Lessons from Steve Jobs on Delivering a Brand Experience
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Apple has little in common with the advisory business. But financial advisors, whose clients depend on them for sound investment management and financial-planning advice, can learn lessons from the tech giant when it comes to delivering a unique brand experience.
Regardless of the industry, customers do judge people and companies by appearances. The quality of a customer’s interaction with a business determines the customer’s overall impression — sometimes even more so than the actual product or service. Apple’s iconic founder and visionary legend, the late Steve Jobs, understood this and poured a tremendous amount of energy and resources into shaping the customer experience at strategically designed retail stores. Today, Apple stores are a much-coveted attraction for shopping malls all over the world. They draw so much business that shoppers schedule appointments. Jobs believed his stores represented an innovative way to communicate with customers. He emphasized that a customer should be able to walk into the retail space and, with one sweep of the eye, understand the flow. The store is shaped around the customer’s experience.
The same holds true for the advisor’s office – the place where clients visit and interact with you and your staff. It is here that clients receive a tactile impression of your firm. Considerations such as logo placement, interior colors and furniture style are obvious ways to convey your image.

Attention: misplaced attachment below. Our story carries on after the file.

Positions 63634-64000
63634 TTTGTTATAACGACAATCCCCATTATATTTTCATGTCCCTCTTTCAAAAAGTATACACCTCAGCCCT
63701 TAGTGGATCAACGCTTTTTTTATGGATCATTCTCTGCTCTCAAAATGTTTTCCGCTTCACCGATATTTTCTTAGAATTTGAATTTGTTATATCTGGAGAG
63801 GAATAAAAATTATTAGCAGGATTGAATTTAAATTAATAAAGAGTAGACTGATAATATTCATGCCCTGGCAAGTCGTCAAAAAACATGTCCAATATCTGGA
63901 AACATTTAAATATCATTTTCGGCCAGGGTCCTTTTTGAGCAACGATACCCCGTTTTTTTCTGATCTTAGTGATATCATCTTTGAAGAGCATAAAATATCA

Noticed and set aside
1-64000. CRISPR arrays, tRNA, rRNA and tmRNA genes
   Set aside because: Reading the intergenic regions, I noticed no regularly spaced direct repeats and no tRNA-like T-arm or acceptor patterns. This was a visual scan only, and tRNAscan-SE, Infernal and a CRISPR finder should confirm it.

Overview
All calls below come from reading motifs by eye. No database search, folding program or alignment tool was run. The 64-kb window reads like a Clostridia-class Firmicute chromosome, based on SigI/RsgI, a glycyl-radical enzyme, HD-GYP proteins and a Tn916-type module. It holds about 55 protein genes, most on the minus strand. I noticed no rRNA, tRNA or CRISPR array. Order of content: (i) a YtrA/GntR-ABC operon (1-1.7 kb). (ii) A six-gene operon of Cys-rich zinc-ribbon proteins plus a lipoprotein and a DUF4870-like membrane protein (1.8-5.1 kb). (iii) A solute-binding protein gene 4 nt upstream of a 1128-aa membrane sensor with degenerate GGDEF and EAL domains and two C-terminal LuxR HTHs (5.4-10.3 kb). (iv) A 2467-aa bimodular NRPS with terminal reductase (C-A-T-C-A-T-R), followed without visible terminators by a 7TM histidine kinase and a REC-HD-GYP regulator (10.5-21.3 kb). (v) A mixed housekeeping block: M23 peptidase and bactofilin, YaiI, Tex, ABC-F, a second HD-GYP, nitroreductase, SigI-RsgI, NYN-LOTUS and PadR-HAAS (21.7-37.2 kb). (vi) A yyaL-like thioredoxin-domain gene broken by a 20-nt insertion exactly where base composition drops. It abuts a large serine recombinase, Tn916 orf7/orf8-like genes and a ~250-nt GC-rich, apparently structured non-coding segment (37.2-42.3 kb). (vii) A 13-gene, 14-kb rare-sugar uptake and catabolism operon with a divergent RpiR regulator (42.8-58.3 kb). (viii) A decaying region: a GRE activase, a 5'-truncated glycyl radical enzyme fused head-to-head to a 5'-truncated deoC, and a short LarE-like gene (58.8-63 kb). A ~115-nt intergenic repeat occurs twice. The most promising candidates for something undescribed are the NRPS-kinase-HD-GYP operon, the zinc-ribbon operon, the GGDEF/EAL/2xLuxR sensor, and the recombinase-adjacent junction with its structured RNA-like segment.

However, go beyond aesthetics to deliver a complete brand experience for your clients so they will understand your unique value proposition without you having to say a word.
Have you ever spent time in your office from your client’s perspective? Spend a half-day sitting where your clients sit and looking at what they see in your space. Take note of items they don’t see but they should. In my years as a wholesaler, I have had the opportunity to visit many advisory firms. The ones that stand out know that:
Comfort is key. Discussions regarding investment goals and objections may inevitably evoke your clients’ deepest fears, wishes and desires. Ensuring a comfortable environment conducive to conversation is paramount. Consider factors such as your typical client’s age, gender and lifestyle to customize your office space accordingly. For instance, advisors who cater to an elderly clientele may wish to “age-weight” their office by taking into account seemingly small details: Making sure printed materials feature a larger font size, and nave a convenient basket of eye glasses or a stash of pens that are a bit thicker and easier to grasp. Likewise, the lighting or temperature setting in your office may be adjusted to suit specific preferences. Blinds and other window treatments can help shield clients from glaring sunlight that can be distracting and uncomfortable. Thoughtful placement of beverages, snacks, magazines and books can help clients feel at home.